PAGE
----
"Lowering" can go in many ways. You might think how much they lowered is ok.

Ultimately this is a matter of preference, i wont presume to say what you felt is wrong, but considering i felt quite the opposite, i cant say there is any reason to play this over PF1.

Horrid scaling DCs, many spells where you need to land a critical failure to even matter, short duration to utility spells, summon monster that is barely functional... together are enough to make me lose any interest in this edition.

Hoping the devs do give some thought when it comes to rebalancing this magic system.

Vic Ferrari wrote:
D@rK-SePHiRoTH- wrote:
The game is designed around Paizo's needs, not ours.
I'm not sure that is a good business approach: screw what the customers want, this is what me and Hal, like.

To be fair, while this system might not make it in more open home games, it could well become popular with said PFS and module crowd that want to just run paizo made stuff and call it a day.

If there is one thing proven is that some do want this new system, granted, probably not as many as paizo would liked, but hey, you cant have it all.

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Bjørn Røyrvik wrote:
Nox Aeterna wrote:

Well, one thing i find amusing to be honest, is that your complains and reasons to like PF2, are mine to never sit to play it.

Guess that goes to show how they simply arent the same system at all.

I'm not sure how I'm supposed to interpret this post.

For starters, who are you addressing?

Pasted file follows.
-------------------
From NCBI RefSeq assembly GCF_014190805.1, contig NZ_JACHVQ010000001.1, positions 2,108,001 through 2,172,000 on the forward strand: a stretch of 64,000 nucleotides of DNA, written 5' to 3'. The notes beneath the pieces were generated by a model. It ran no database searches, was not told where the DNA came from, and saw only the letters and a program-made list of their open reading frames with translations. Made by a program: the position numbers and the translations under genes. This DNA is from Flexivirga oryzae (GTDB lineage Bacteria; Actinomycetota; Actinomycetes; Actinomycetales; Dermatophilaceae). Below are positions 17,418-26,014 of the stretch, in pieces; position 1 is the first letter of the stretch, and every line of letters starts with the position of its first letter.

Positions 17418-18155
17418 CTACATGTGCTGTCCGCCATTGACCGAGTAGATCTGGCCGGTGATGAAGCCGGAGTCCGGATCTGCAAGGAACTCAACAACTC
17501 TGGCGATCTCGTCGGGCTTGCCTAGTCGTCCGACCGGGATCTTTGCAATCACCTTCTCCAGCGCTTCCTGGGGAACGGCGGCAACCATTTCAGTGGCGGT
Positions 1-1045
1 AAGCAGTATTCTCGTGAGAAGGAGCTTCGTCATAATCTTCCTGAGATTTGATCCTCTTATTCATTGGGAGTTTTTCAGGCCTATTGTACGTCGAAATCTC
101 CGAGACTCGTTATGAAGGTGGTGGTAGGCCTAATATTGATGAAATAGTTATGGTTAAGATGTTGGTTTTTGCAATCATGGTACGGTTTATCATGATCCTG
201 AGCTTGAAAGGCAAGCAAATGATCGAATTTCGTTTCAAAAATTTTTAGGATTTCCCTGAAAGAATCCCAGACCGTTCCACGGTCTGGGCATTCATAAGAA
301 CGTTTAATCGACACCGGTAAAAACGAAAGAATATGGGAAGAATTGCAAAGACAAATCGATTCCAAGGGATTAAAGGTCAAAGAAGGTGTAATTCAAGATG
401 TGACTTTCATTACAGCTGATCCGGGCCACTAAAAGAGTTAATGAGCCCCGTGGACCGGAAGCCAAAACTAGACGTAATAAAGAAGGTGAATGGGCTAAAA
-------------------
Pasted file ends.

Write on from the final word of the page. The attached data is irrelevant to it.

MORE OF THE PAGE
The OP.

Well he listed reasons he think PF2 is great, i believe those to be the opposite.

1) Min-max is part of the fun of PF1 to me. Granted i use mostly to make my absurd builds viable than to make a war tank, but still, it is min/maxing. Not that i think PF2 will manage to keep up with this math of theirs, assuming it makes to the official release, after many years of content.

2) I also favor leadership. Which i use to get NPCs i like from the story as followers and people that i can keep around and lvl with me. Granted again some use to make wizard crafters that they keep home, but hardly this is a flaw with the feat as far as im concerned. Hell right now we are playing one such game, where i might once again use it to get a crappy NPC that i just saved to follow me from now on heh. Without this feat, this wouldnt happen.

3) Crafting is so-so. I can understand why a new GM would be surprised by it, but honestly, many of the good items shouldnt be hard to find and are staples, so all it does is double the WBL of the party if they have time. Dont care much for it personally.

4) Healing wands were used in most of my PF games. Without healing wands i honestly dont think most tables i played in would even work, nobody wanted to be a healer, so quite literally it is the wands that kept the party going. I quite like said wands. They allow for the entire party to share the cost of healing at the same time they dont force anyone to spend their resources on something they dont want. Two birds with one stone. Wonder how paizo will find an answer to this in PF2.